One situation that may warrant a network exception is when there are no in-network providers within a reasonable distance. Another is when the out-of-network provider has a level of expertise that's superior to the available in-network providers for a particular procedure.
“These sorts of exceptions are fairly rare, because insurers are required to maintain adequate networks,” Norris said. “But it never hurts to ask.”
Negotiate With the Provider
If you know you're going to be paying for the out-of-network care yourself, you can try to negotiate a lower price directly with the medical provider. Norris explained that they may offer you a discounted rate in exchange for paying cash or for agreeing to a short payment time frame.
When negotiating your medical bill, it’s important to maintain a calm and polite demeanor. It also helps to keep a paper trail of your conversations. Always get the name of the person you’re speaking with, and follow up with an email containing notes from your conversation. That way, if a verbal agreement is ever disputed, you have it in writing.
Common Surprises That Complicate Insurance Billing
Even if you do your best to choose in-network hospitals and doctors, you may be met one day with a surprise out-of-network bill.
For example, if you experience a medical emergency, you could be taken to and treated at the nearest hospital regardless of whether it’s in-network. Or if you’re having surgery at an in-network hospital, the anesthesiologist or assistant surgeon could still be out-of-network. If this happens, you could be left with a bill for the difference between what the provider charges and what your insurance pays, which is known as “balance billing.”
Fortunately, the No Surprises Act will take effect in 2022, protecting people from most of these types of surprise bills. “This legislation will mean that consumers will no longer be left on the hook for out-of-network charges in emergency situations or if they receive care from an out-of-network provider while at an in-network facility,” Norris said.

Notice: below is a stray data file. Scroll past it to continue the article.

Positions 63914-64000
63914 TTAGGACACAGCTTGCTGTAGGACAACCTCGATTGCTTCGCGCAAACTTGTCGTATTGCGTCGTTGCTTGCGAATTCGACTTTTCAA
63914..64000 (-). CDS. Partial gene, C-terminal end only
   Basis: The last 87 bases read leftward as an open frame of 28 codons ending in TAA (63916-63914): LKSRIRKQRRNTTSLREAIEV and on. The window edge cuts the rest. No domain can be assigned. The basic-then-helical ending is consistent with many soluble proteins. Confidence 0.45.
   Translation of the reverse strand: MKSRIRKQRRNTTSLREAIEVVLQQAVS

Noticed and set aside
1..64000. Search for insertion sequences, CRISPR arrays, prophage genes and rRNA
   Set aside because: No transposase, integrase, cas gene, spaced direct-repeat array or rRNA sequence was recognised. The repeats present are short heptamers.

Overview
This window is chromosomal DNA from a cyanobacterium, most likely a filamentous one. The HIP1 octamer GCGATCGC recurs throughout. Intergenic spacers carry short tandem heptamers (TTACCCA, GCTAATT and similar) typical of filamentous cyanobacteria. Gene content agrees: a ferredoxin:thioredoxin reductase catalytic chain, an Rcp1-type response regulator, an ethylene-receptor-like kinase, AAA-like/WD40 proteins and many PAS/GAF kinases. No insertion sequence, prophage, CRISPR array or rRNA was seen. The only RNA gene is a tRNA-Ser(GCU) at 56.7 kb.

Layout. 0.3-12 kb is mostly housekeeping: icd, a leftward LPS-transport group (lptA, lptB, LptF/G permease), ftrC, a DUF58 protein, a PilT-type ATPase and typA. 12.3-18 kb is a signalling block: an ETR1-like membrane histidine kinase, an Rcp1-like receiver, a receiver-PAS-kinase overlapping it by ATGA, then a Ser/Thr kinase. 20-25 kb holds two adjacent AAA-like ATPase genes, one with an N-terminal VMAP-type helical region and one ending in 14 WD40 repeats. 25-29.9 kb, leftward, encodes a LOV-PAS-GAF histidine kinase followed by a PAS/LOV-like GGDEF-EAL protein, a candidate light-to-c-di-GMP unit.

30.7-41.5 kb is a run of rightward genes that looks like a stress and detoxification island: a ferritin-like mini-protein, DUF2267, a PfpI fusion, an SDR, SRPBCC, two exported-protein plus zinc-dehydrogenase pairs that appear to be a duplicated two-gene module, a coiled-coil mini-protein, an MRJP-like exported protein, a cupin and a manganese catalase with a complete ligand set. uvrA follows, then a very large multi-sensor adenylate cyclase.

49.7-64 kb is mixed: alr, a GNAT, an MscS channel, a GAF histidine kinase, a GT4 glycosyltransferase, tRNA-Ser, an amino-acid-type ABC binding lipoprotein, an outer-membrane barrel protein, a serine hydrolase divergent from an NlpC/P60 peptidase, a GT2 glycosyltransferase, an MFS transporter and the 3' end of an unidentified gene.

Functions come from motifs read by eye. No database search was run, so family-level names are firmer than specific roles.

What Can I Do About an Excessive Out-of-Network Charge?
If you visited an in-network facility and unknowingly received care from an out-of-network provider or had to use an out-of-network provider in an emergency situation, Norris said that the state insurance commissioner might be able to step in and help with out-of-network expenses.
Although federal rules to address surprise medical bills don't take effect until 2022, numerous states have implemented rules to protect consumers in these situations (state rules only apply to state-regulated plans, which do not include self-insured group plans).
If the state insurance regulator can't help and you aren’t able to negotiate a lower rate, you may have other options. Ask the facility or provider about any assistance programs they offer for patients who can demonstrate financial hardship. Also ask about assistance programs that help cover co-pays, in general, or for specific diseases. If you need help with the cost of prescription drugs, you may be able to qualify for a state drug assistance program through your state commissioner’s office.
Frequently Asked Questions (FAQs)
How much do insurers typically charge for out-of-network services?
The cost of out-of-network services can vary dramatically. One study by industry trade group America’s Health Insurance Plans found that bills for common services performed outside a plan’s network ranged from 118% to 1,382% higher than what Medicare paid for the same services.
Is there a limit to how much out-of-network doctors can charge?
When doctors contract with health insurance companies as part of a provider network, they typically agree to offer discounted rates to that health plan’s members. But out-of-network doctors aren’t limited by the same contractual obligations, Plus, an out-of-network provider’s charges won’t apply toward your plan’s out-of-pocket maximum, so you could pay far more than what you would have for in-network charges.